Develop a process to find out about deductions as soon as they are issued. For example, JC Penney sends daily email notifications about EDI ASN deductions to the email address in the PER-04 segment.

Once the deduction information is received a process must be in place to resolve the chargeback and get the right functional team members involved. Create a dispute resolution process to suit your company's requirements. The following is an example of a dispute resolution workflow:

A chargeback tracking database should be created to track the status of each deduction. This can be a simple spreadsheet with the following fields:

Preventive Action List

  • Master your retailer requirements: Most retailers will provide the following documents: 1) Vendor Manual 2) Routing Guide 3) EDI Requirements. Each department should have a subject matter expert on the retailer's requirements. Since the retailer requirements change frequently, there should be a process in place to monitor changes to the requirements. The Retail Value Chain Federation (RVCF) http://www.rvcf.com/ offers a clearing house with the most up-to-date trading partner news updates. Beacon EDI, a cloud EDI-provider, offers trading partner updates as a built-in feature out of the box at no extra cost. Also, most EDI retailers will send letters or emails describing new initiatives and changes. Make sure these letters are communicated to the right party.

    Make sure you are in agreement with your retail customers on total lead-times. This includes order processing, packing and transit times from each ship-point to each ship-to location. Accepting inadequate orders with inadequate lead-times is a major cause of chargebacks.

  • Conduct Training & Test Runs: Make the warehouse personnel pack an actual carton and/or pallet per the retailer requirements as a training session (without actually shipping the carton). Another example would be to validate your barcode symbology quality by sending your labels to a third-party barcode validator.

    Also, most retailers conduct vendor compliance training. Make sure the people doing the actual work get enough training on various topics, including: EDI, Shipping, Invoicing, Routing, Packaging and Product Data.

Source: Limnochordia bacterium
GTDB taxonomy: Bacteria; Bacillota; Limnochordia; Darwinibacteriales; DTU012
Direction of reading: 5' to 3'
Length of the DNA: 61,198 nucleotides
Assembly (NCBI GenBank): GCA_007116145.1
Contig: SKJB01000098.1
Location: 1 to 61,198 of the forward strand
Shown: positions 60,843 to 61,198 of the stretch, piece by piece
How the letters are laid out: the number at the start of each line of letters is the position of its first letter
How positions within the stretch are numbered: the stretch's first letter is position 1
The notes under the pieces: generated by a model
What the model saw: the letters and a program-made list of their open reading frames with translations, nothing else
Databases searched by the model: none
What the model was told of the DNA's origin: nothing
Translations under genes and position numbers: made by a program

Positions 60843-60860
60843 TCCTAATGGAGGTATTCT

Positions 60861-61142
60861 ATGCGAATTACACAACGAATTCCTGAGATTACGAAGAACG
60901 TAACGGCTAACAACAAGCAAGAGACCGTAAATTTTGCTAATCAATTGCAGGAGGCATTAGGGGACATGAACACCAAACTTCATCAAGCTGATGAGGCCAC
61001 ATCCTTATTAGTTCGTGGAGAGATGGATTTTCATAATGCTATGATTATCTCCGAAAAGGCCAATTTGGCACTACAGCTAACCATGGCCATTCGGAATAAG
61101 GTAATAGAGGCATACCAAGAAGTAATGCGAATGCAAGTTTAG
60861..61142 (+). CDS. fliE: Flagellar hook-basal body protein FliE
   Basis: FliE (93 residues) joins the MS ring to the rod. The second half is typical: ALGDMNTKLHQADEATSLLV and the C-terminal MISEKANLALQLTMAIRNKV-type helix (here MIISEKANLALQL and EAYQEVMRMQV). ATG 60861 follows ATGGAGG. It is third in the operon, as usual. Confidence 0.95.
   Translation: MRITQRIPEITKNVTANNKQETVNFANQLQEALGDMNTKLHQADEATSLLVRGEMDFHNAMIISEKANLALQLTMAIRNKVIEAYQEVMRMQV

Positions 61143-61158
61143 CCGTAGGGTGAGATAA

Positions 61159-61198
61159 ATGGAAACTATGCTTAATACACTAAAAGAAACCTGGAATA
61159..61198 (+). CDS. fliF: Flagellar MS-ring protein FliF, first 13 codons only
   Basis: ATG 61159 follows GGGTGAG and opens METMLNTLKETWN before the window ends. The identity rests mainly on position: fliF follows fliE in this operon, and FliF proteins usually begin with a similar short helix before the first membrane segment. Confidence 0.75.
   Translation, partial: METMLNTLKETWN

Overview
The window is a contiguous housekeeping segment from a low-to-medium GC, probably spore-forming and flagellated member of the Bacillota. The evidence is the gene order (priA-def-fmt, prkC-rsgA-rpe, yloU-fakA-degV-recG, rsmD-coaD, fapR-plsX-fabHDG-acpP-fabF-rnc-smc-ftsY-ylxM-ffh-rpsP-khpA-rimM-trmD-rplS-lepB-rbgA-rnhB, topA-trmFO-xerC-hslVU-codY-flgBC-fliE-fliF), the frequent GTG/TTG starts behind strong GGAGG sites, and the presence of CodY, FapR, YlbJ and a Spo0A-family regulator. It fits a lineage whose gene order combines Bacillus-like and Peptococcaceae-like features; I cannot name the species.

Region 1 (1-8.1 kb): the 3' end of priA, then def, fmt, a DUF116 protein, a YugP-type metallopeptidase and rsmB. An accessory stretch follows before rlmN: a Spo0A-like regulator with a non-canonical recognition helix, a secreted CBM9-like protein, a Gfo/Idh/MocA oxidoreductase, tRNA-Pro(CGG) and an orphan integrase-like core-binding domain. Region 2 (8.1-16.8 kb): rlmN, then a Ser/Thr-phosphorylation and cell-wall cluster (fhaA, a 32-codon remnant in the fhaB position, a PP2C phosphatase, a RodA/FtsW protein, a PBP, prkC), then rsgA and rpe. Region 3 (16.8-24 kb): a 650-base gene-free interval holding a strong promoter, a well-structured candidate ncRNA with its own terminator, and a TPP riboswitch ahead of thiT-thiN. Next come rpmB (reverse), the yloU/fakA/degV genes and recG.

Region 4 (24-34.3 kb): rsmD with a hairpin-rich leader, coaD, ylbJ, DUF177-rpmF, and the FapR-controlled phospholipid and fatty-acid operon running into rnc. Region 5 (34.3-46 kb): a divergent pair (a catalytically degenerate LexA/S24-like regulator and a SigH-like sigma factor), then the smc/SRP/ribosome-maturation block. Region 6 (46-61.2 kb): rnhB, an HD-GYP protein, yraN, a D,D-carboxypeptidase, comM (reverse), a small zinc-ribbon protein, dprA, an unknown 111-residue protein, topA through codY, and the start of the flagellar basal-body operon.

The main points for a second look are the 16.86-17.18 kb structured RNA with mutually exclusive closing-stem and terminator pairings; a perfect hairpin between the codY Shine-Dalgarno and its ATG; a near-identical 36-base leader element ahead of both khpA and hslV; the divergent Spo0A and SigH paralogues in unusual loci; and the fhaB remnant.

• Setup Alert Systems: Create alert systems that will advise of you of potential chargeback risk. For example, query your sales-order database and shipping database by comparing the required ship-dates against ASNs. If a shipment should have already gone out and there is no ASN for it, setup an email notification system to alert the appropriate party. Another example would be an alert system for transmitted ASNs or Invoices that do not have 997 Functional Acknowledgements.
  • Improve customer relationships: Hold face-to-face meetings with your top customers at least twice a year. Bring to these meetings your deductions "packages" and relevant documents such as sales agreements, compliance manuals and then negotiate any disputes. The VCF (Vendor Compliance Federation) conferences offer neutral environments for such meetings.

    Sometimes you can convince your buyers to wave the chargebacks or give you a grace period if they see strong progress in improving vendor compliance.

EDI class instructor
Instructor-Led Courses
EDI Fundamentals
&
Best Practices
September 15-16, 2017  Dallas, TX
September 17, 2017  Dallas, TX
October 10-11, 2017  Los Angeles -LAX, CA
October 12, 2017  Los Angeles -LAX, CA
November 07-08, 2017  Chicago, IL
November 09, 2017  Chicago, IL
December 08-09, 2017  New York, NY
December 10, 2017  New York, NY
EDI training logo
Become Certified by
The EDI Academy

Register Now

Questions?

Call
877-334-6484

Email:
info@ediacademy.com

Why You Should Attend EDI Training!

Download PDF Brochure